Only a limited number of cases have involved large heavy goods that were fully packaged. Deere & Co. v. Mississippi Shipping Co., 170 F. Supp. 479 (E.D. La., 1959), held that liability for damage done to a boxed tractor would be limited to $500 but apparently the "package" problem was not argued to that court. Herd & Co. v. Krawill Machinery Corp., 359 U.S. 297, 79 S. Ct. 766, 3 L. Ed. 2d 820 (1959) dealt with the question of whether this section was applicable to a negligent stevedore employed by the carrier to load cargo, the damaged article being a press fully crated, weighing 19 tons. Although rather implicit in the Supreme Court's holding that the $500 limitation was not applicable to the stevedore is the thought that the limitation would have been applicable to the carrier, that question was not squarely decided by the Court. Nor does Gulf Italia Co. v. American Export Lines, Inc., supra, control this case, for there the majority clearly held the mere covering of certain portions of the tractor did not mean that the tractor was shipped in a package.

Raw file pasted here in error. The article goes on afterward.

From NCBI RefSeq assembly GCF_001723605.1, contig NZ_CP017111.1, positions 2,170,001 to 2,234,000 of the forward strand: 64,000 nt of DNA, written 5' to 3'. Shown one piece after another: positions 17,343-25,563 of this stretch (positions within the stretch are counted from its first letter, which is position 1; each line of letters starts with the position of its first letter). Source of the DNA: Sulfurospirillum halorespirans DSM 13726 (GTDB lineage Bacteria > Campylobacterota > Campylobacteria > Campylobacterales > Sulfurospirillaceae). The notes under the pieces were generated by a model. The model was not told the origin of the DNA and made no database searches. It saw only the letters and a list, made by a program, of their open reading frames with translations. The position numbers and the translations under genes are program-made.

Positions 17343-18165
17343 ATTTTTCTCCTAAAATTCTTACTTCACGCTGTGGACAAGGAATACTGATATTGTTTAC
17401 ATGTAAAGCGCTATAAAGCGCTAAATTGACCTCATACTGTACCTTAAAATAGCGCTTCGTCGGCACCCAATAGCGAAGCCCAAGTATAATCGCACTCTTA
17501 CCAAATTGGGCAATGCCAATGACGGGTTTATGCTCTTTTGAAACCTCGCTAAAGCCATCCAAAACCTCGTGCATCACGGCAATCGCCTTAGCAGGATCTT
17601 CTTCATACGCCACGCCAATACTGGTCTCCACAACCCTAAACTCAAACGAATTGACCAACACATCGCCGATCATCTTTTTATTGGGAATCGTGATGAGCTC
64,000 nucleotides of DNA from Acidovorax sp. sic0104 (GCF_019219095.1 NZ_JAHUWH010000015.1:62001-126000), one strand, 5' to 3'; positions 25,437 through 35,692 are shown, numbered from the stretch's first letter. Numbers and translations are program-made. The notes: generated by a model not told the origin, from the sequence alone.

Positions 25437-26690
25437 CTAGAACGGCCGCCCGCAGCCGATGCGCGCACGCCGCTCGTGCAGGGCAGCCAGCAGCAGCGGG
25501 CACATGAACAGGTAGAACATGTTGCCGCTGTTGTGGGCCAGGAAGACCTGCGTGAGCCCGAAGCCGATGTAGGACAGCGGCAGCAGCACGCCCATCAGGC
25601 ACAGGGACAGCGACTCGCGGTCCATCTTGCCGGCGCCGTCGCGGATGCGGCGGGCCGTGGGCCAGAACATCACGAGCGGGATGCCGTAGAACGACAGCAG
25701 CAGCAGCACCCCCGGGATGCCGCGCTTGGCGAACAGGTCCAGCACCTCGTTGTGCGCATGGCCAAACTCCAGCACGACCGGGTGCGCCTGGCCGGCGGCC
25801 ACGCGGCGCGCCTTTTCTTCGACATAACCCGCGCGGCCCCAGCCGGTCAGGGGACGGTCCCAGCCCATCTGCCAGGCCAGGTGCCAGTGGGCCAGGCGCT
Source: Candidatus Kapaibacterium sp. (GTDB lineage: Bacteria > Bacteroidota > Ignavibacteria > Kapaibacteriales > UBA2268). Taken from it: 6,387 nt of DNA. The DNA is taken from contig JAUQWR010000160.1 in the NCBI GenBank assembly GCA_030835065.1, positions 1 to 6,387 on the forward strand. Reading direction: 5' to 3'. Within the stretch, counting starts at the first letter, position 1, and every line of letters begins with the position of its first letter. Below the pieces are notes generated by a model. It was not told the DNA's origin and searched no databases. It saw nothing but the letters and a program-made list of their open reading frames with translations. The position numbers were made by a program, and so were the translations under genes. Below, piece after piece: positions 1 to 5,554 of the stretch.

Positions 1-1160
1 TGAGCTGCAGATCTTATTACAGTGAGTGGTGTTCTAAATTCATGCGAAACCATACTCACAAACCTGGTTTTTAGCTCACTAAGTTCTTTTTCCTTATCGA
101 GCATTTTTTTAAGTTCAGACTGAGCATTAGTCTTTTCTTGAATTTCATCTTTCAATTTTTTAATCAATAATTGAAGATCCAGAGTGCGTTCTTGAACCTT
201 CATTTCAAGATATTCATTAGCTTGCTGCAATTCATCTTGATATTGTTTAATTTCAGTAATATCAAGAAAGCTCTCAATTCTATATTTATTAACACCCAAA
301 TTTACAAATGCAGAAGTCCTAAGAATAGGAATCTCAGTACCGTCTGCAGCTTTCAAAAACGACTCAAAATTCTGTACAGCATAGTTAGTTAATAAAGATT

Appellant cites the opinions of the Superior Court of Genoa and the Genoa Court of Appeals holding that the $500 limitation was inapplicable to a fully boxed lathe weighing 25 tons. S.p.A. Fiat v. American Export Line, Appellant's Appendix at 42a, 57a. These opinions were reversed by the Supreme Court of Cassation, Appellant's Appendix at 69a, on grounds that need not concern us here, but which perhaps limit their precedential value. However, the rationale of the Genoa Court of Appeals would appear to be that the mere fact that an article is packaged does not preclude treatment of it in terms of freight units. If an article made up of several freight units be packaged, the court concluded that the limitation could be treated in terms of units. We do not read the statute in this way, but rather are of the opinion that treatment of packaged and nonpackaged goods was intended to be mutually exclusive.